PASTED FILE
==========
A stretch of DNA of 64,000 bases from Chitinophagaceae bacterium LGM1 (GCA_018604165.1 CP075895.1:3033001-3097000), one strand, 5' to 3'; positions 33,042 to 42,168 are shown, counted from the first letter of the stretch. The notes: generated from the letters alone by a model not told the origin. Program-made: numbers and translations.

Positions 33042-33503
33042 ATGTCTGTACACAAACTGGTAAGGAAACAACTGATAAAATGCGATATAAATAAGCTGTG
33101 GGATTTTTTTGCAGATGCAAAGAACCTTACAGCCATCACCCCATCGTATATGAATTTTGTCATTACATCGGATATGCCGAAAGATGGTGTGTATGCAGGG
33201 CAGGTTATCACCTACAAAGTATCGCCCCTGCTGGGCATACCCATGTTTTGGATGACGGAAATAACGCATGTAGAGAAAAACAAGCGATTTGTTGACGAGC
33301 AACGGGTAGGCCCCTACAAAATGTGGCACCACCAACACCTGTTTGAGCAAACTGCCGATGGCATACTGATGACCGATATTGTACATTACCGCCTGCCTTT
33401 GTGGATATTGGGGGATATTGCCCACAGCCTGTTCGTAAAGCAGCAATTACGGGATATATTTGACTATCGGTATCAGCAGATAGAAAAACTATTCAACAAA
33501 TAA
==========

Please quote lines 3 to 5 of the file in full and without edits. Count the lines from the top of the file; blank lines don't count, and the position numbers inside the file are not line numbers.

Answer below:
33042 ATGTCTGTACACAAACTGGTAAGGAAACAACTGATAAAATGCGATATAAATAAGCTGTG
33101 GGATTTTTTTGCAGATGCAAAGAACCTTACAGCCATCACCCCATCGTATATGAATTTTGTCATTACATCGGATATGCCGAAAGATGGTGTGTATGCAGGG
33201 CAGGTTATCACCTACAAAGTATCGCCCCTGCTGGGCATACCCATGTTTTGGATGACGGAAATAACGCATGTAGAGAAAAACAAGCGATTTGTTGACGAGC